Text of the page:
"The Giant Spider" is a Saint Euphoria Picture made by Christopher R. Mihm, who makes a series of movies as part of his “Mihmiverse”. They are meant as a nostalgia trip back to the era of 50’s B horror and sci-fi movies. I first discovered Mr. Mihm’s movies at a booth at the Texas Frightmare Convention a few years ago. I thought the idea was clever and was sure I was going back to pick up at least one of them, but after some George A Romero autographs and the purchase of some Godzilla t-shirts there was nothing left in the budget.
However, a year or two later I spotted one of his booths at a comic convention I frequent every year and was able to pick up three of the DVD’s, or four movies since one was a double feature, and even got to meet Mr. Mihm and get his signature on them. At the time, I had just started the youtube channel and thought this would be a good subject for a movie review since they are probably ones that haven’t been done to death already.
Afterall, I could be doing a "Halloween" or "Friday the 13th" review for this Halloween, but you can get one of those pretty much anywhere else on the internet. I thought it would be much better to introduce you to something new or different. If you are a fan of classic B movie cinema like I am, you won’t be disappointed.
This first one I’m tackling, "The Giant Spider", was also the first one I watched. I remember Mr. Mihm recommending it to me. That told me it was probably the one he was the most proud of. It also turns out that the movie won awards at the Highway 61 Film Festival and the Famous Monsters of Filmland Film Festival. "The Giant Spider" begins with some cleverly done shots that establish our location rather than the traditional wide angle establishing shot. While this is a well shot movie, nothing else really stands out as particularly interesting cinematography, which is fitting considering the 50’s B movie motif.
In the opening scenes of the movie we are introduced to a young boy playing a space adventurer in the woods. The boy isn’t relevant to the overall plot, but it is through him that we are first introduced to the titular menace. The boy notices the spider crossing his path in the woods.
This is our first look at the creature. For the majority of the shots in the movie it is an actual tarantula recorded on a green screen. These shot are used primarily when showing the creature throughout the movie and supplemented with a puppet for close up shots of the spider’s face, which is somehow menacing and cheesy at the same time. There are also instances when large furry prosthetic spider limbs are used. It is the combination of these methods that convincingly achieves that classic feel of movies like “Them” and “Tarantula”.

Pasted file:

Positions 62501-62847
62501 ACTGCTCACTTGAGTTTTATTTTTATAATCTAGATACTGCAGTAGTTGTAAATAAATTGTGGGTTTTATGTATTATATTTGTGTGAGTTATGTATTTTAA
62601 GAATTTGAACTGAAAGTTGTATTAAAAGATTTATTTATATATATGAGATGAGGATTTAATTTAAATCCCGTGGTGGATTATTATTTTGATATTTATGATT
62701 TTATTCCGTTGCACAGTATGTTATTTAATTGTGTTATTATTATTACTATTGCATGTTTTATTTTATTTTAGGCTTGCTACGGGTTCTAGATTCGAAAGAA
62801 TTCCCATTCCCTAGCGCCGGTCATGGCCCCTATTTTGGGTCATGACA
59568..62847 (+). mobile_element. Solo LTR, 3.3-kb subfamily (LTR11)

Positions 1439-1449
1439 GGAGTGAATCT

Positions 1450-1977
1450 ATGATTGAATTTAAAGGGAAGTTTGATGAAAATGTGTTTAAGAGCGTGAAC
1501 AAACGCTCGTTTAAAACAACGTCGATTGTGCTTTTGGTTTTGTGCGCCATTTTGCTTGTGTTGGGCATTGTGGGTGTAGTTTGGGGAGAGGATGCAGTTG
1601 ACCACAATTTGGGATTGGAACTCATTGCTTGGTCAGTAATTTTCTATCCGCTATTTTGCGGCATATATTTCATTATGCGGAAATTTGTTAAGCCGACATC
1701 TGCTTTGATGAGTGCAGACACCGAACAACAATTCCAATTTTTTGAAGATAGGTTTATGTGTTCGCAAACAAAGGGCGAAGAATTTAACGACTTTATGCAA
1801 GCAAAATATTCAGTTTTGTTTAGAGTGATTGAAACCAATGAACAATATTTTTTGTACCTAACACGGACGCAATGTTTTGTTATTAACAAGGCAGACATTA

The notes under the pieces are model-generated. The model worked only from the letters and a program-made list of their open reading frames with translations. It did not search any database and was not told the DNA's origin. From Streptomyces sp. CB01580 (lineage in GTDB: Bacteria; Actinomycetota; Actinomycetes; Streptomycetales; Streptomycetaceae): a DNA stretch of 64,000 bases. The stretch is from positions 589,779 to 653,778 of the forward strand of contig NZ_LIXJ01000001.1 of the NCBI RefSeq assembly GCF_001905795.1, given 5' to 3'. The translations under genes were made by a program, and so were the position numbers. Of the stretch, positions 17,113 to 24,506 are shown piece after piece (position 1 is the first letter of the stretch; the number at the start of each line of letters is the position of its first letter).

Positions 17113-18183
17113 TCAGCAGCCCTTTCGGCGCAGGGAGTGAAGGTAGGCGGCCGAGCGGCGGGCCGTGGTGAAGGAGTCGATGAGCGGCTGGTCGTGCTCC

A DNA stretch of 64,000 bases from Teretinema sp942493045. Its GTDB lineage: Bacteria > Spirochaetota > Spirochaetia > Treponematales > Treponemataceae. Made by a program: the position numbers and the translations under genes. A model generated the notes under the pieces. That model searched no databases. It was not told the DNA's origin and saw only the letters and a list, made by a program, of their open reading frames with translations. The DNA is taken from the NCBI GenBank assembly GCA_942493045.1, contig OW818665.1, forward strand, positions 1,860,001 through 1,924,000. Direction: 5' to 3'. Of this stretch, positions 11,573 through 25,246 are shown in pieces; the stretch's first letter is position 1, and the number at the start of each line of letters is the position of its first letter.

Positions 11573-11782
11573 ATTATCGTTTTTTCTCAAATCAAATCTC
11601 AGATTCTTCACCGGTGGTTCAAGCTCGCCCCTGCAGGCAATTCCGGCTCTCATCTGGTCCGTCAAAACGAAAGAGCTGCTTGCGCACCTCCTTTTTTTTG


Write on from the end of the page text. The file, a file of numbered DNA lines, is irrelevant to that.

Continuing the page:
So the movie’s monster works, but what about everything else? The music hits the sweet spot too. While I’m not the biggest fan of the opening theme, appropriately titled “The Giant Spider Theme” written and produced by The Night Hobs, I think it fits nicely with the overall tone of the film. The background music is spot on. I don’t think it was produced specifically for the film, but it feels like music from the intended time period and has the sound quality to match.
The characters in the movie are great too. We are introduced to our protagonists in a diner setting where Howard is proposing to Zita. Howard is a news reporter willing to go wherever the story takes him. Zita is a Russian (I’m pretty sure it was a Russian accent) immigrant that has been dating Howard for a while. Shortly after Howard proposes he gets word of the approaching giant spider. Off he goes to get the scoop.This begins the main story line where the two of them get involved with the military and some scientists in an attempt to defeat the monster. Scattered throughout the main narrative are some particularly funny scenes of random civilians encountering the spider. One of these even has an appearance by writer, director and editor Christopher Mihm as the proprietor of a drive in cinema where the spider attacks. All of these scenes are very tongue-in-cheek. The acting is over the top and the scenarios are ridiculous. They are perfect for this extra campy take on the genre.
The dialogue audio has a strange quality to it. I think this is because it was dubbed over in post production. They did an excellent job of it, with the audio synced to the lip movement of the video perfectly. It may just be that the audio quality is too good. The over the top silly voices of the characters may also highlight this fact. I found myself wondering if the voices heard are the actual actor’s voices of a few of the minor characters. This audio characteristic is something I noticed in Mihm’s other film, “House of Ghosts”.
The movie goes on to wrap up with a final encounter with the giant spider on a rampage. Howard is chosen to implement the scientists’ plan after General Castle’s attack on the beast, mostly comprised of stock footage of the army, doesn’t get the job done.
The movie has a satisfying ending. It’s one of those endings where everything isn’t what it seems. I thought about spoiling it here (with warning of course), but I think you will just be better off giving it a watch for yourself.
The Giant Spider is an all-around fun film that is perfect for anyone that misses the cheese and charm of the light-hearted black and white B movie classics. Check out sainteuphoria.com for this and other movies in the same vein.